DE4109578A1 *Mar 21, 1991Sep 24, 1992Fluid SchwerlasttransportsysteFlexible float load equalising ship's transport system - has keel-block floating portals with tilting saddles and load equalisation rams along hull
EP0196433A1 *Feb 14, 1986Oct 8, 1986MAN Gutehoffnungshütte AktiengesellschaftStopping device for docks
FR2620405A1 * Title not available
JPH03235794A * Title not available
JPH03253490A * Title not available
JPS6056696A * Title not available
JPS6478999A * Title not available
JPS6485896A * Title not available
JPS58211992A * Title not available
JPS58211993A * Title not available
JPS63137096A * Title not available
Referenced by
Citing PatentFiling datePublication dateApplicantTitle
US7707955Jul 28, 2008May 4, 2010Sealift, Inc.Transom platform lifting apparatus and method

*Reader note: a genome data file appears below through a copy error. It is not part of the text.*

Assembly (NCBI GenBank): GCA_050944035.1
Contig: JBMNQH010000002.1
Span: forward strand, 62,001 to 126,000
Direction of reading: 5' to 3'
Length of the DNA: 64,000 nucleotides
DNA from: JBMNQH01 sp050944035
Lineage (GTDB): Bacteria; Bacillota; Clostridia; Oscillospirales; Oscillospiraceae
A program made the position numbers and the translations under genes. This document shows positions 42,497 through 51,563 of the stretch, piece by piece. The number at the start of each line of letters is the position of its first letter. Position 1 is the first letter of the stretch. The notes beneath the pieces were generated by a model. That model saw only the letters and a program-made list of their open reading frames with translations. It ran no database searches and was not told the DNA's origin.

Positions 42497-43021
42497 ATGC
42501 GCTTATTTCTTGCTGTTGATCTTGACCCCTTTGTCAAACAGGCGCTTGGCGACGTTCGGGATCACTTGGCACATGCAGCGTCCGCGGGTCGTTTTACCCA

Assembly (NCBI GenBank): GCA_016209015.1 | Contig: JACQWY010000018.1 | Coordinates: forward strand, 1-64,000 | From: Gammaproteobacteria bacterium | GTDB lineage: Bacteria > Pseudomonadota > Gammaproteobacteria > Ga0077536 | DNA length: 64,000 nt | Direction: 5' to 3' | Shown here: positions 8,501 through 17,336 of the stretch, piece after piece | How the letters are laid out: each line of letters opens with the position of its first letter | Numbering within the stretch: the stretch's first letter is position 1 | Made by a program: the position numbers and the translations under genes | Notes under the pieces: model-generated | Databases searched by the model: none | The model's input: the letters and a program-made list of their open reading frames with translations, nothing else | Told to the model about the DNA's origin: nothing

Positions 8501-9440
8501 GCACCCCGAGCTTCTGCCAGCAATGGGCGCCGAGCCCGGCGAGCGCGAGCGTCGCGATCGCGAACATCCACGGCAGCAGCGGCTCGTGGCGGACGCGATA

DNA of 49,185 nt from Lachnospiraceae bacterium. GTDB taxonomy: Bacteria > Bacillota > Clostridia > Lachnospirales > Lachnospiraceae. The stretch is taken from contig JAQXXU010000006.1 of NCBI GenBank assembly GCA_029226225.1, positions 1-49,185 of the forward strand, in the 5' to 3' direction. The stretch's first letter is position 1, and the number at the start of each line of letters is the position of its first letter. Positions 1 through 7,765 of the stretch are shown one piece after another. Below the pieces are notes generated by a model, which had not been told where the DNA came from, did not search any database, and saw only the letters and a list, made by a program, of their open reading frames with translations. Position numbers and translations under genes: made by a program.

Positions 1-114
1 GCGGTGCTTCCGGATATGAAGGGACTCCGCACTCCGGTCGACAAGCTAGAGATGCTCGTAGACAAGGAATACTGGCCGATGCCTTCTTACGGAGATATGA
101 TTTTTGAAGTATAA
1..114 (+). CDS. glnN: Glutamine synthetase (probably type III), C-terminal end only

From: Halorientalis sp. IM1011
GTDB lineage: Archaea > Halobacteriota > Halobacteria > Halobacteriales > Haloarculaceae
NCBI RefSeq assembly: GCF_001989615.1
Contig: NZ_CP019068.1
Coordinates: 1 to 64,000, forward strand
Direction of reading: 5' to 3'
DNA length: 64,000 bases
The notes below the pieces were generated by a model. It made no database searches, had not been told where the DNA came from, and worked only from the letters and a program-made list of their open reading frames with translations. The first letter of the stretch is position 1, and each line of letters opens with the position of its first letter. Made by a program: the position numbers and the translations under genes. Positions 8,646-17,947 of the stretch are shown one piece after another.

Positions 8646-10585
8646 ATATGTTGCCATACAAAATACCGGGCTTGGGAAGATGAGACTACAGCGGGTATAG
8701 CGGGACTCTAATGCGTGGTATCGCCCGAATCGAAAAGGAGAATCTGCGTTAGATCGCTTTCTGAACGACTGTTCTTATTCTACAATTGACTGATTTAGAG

US8286574 *Feb 11, 2008Oct 16, 2012Mueller Peter ALowerable platform with float for a watercraft
US8931427 *Jan 13, 2010Jan 13, 2015Peter A. MuellerSafety tender lift
US20080105186 *Nov 8, 2007May 8, 2008Sealift, Inc.Boat Lifting Apparatus and Method
US20100089302 *Feb 11, 2008Apr 15, 2010Mueller Peter ALowerable platform with float for a watercraft
US20130055945 *Jan 13, 2010Mar 7, 2013Peter A. MuellerTender mount
WO2011085503A1 *Jan 13, 2010Jul 21, 2011Mueller Peter ATender mount
U.S. Classification114/259, 114/365
International ClassificationB63C5/02, B63B35/40, B63B23/32, B63B27/16
Cooperative ClassificationB63C5/02, B63B23/32, B63C2005/022, B63B27/36
European ClassificationB63B27/36, B63C5/02, B63B23/32
Legal Events
Mar 31, 2004ASAssignment
Effective date: 20031202
Apr 20, 2009REMIMaintenance fee reminder mailed
Jul 24, 2009FPAYFee payment
Year of fee payment: 4
Jul 24, 2009SULPSurcharge for late payment
Oct 26, 2012FPAYFee payment
Year of fee payment: 8